Life

By Josh Saunders


A scoliosis teen who was bullied and excluded because of her twisted spine has become a beauty queen to raise awareness of her condition.

Dakota, 14, from Bridgeport in West Virginia, USA, was born with the condition that caused her spine to curve at a 66-degree angle.

Due to the severity of her scoliosis, growing rods were inserted into her spine at the age of four and extended every six months to help straighten her back.

At school, she was left out of activities and bullied by classmates who didn’t understand the seriousness of her condition.

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Since entering beauty pageants four years ago, she’s used her platform to talk about the effects of bullying and her condition.

Three months ago, she was announced as Miss Virginia and is now hoping to scoop another sash at the national competitions in June.

Dakota, an aspiring journalist, said: “I remember watching pageants on TV and wanting to do it, I kept competing and now am at the national level.

“I like using pageants as a way of getting my story out there, I like being onstage and knowing that what I’ve done can impact and change people’s lives.

“Most my bullying occurred because I have scoliosis so now I’m using my platform to promote how harmful it can be.

“The main thing I’m trying to highlight is that scoliosis affects one in 40 people, yet is relatively unknown, when I talk to my friends about it half of them don’t know what the condition is.

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“Due to my scoliosis, I couldn’t participate in gym class and had to sit out, which was hard for me and led to bullying.

“Because people can’t see my scars as they are beneath my clothes, when I say I can’t do things some people have insulted me or made me feel singled out.

“Whenever I took off time from school for surgeries people didn’t understand and thought it was just an excuse.

“When I get onto the runway and model, I don’t think about who I am, I just go up there and do my stuff.”

Dakota was diagnosed with scoliosis at birth after doctors expressed concern at the curvature of her spine.

At four-months-old, doctors removed one of her ribs and fused the side of her spine to help to straighten it.

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Mum Heather, 44, said: “When Dakota was born, she came out very twisted and at first doctors thought he had broken a rib.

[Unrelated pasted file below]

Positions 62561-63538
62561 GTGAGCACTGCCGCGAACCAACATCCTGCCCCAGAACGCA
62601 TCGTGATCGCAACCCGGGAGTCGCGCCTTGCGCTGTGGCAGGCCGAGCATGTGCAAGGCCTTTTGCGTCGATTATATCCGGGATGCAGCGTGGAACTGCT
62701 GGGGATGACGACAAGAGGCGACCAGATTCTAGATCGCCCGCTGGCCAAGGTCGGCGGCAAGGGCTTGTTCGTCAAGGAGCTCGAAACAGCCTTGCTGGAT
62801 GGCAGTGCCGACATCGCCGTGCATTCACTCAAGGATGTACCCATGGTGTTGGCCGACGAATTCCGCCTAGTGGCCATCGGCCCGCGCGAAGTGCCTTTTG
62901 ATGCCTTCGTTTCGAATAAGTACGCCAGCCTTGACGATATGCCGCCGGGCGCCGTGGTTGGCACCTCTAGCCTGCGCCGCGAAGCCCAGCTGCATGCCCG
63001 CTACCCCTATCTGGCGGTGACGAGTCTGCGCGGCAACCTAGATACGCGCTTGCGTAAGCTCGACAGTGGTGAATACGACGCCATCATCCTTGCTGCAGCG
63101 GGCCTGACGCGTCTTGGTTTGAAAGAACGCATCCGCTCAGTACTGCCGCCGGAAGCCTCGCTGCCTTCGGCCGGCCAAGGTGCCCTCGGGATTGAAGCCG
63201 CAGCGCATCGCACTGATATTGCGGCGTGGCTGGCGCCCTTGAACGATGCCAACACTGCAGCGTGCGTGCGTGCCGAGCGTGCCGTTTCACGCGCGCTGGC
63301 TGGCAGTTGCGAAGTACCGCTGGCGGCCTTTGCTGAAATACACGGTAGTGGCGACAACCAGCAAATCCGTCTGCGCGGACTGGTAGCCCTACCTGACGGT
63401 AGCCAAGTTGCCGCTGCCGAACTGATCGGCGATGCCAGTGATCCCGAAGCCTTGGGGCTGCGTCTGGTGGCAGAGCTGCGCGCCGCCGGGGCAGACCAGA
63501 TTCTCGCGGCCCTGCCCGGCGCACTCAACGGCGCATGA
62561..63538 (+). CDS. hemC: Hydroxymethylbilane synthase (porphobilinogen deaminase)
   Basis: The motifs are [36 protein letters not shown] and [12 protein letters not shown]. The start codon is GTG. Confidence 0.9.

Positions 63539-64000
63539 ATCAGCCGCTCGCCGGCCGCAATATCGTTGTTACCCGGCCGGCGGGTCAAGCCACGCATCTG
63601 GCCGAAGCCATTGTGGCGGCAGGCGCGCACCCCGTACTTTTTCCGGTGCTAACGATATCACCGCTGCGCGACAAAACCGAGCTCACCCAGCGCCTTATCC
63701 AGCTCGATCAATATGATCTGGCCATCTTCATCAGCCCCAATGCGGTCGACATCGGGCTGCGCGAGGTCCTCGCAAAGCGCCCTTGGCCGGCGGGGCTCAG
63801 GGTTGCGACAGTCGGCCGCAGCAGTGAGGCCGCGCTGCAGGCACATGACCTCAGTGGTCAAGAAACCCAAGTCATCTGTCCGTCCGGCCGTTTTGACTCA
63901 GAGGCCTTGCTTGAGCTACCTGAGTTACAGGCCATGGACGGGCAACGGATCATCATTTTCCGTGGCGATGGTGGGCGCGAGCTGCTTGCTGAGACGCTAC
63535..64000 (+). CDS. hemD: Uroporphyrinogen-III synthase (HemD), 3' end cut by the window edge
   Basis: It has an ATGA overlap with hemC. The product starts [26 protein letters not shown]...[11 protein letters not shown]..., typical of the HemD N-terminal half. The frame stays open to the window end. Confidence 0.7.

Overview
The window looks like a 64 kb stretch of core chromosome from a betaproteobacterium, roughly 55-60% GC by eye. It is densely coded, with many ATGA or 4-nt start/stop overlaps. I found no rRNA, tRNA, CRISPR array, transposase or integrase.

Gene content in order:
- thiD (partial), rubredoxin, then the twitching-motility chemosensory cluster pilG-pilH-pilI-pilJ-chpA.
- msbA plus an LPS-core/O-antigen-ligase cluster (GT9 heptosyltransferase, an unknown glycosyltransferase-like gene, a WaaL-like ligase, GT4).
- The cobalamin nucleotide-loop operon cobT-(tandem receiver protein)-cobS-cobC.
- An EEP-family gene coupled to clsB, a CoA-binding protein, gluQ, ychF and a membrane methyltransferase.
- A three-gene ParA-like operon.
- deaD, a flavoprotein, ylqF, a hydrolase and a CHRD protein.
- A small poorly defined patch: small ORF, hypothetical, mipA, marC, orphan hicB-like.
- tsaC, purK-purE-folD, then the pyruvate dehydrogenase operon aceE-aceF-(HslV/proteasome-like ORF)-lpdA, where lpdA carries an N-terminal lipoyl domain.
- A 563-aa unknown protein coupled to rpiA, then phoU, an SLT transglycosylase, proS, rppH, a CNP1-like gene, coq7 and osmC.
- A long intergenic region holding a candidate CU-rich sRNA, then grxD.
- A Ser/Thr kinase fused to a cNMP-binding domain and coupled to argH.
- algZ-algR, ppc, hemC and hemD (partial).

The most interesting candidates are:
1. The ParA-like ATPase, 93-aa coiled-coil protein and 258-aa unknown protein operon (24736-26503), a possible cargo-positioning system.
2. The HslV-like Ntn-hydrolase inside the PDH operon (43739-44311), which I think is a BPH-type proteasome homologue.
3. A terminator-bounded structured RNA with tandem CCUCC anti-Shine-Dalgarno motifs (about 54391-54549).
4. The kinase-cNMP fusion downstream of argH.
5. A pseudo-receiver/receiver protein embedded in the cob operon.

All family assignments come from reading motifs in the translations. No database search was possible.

“She was leaning to one side as a baby because her spine was at a 66degree curve. Later x-rays revealed she had a curved spine from scoliosis.”

Despite suffering with mobility issues from her scoliosis, parents Heather and David encouraged their daughter to not be held back by her condition.

Heather, who works in adoption, said: “We weren’t the type of parents to shelter her.

“We knew she could get hurt taking part in activities but we tried to encourage her to do as much as she could.

“Since the surgeries, she started running for her school’s cross-country, track and field teams, which made us really proud.”

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Dakota was nine-years-old when she entered her first pageant and now uses the stage as a platform to promote her antibullying message.

Heather added: “She talks a lot about her scoliosis to encourage teens not to be afraid to bear their scars and the bullying she faced because of her condition.

“She was picked on for not being able to run as fast as others and was left out events like parties, because people didn’t think she’d be able to skate.

“For me, I’m very proud of her, everything that she’s been through has made her a more determined and passionate girl.”

Since placing in a competition three months ago, she’s qualified for national competition, in June, where she’ll parade in an evening gown and answer questions from a panel of judges.

Dakota has also signed with Models of Diversity (MOD) an organisation who aim to promote models not typically shown in the media.

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Mum Heather says that she’s amazed by her daughter’s transformation from reserved teen to empowered model when she hits the runway.

Heather said: “In real life, she can be quite shy but when she’s on the stage she’s a totally different person and becomes a very confident, young lady.

“When the judges ask her questions she never hesitates and it always amazes me to watch Dakota when she hits the stage.

“We’re all so excited for her, she’s working on a national platform and is raising awareness of bullying.

“Naturally Dakota would love to win but she’s happy to be able to promote the platform all over the state is reward enough.”